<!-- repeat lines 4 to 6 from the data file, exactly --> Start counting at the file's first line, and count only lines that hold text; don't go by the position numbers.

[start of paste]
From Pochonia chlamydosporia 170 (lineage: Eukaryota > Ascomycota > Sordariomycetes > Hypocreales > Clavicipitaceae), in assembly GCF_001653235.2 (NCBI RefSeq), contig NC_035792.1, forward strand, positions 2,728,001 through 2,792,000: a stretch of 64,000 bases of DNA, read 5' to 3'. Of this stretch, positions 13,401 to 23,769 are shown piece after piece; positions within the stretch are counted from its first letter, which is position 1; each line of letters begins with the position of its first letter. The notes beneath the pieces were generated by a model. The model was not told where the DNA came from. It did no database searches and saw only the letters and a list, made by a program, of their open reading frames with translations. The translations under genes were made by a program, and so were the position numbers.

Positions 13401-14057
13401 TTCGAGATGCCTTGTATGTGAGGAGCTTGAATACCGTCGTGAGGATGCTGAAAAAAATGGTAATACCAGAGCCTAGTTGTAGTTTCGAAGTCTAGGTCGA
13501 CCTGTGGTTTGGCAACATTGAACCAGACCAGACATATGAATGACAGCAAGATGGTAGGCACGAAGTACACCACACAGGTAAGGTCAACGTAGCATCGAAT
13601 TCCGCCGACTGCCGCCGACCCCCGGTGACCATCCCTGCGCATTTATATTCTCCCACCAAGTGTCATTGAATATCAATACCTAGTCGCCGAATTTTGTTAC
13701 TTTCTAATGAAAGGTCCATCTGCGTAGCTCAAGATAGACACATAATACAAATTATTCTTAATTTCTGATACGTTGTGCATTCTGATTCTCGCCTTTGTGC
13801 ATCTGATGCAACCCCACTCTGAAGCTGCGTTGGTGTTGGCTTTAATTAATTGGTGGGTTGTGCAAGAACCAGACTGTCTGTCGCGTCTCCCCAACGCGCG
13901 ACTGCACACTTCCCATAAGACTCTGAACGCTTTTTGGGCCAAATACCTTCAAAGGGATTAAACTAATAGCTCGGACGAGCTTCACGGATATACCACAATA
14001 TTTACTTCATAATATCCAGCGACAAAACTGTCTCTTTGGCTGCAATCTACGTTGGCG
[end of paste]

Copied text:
13501 CCTGTGGTTTGGCAACATTGAACCAGACCAGACATATGAATGACAGCAAGATGGTAGGCACGAAGTACACCACACAGGTAAGGTCAACGTAGCATCGAAT
13601 TCCGCCGACTGCCGCCGACCCCCGGTGACCATCCCTGCGCATTTATATTCTCCCACCAAGTGTCATTGAATATCAATACCTAGTCGCCGAATTTTGTTAC
13701 TTTCTAATGAAAGGTCCATCTGCGTAGCTCAAGATAGACACATAATACAAATTATTCTTAATTTCTGATACGTTGTGCATTCTGATTCTCGCCTTTGTGC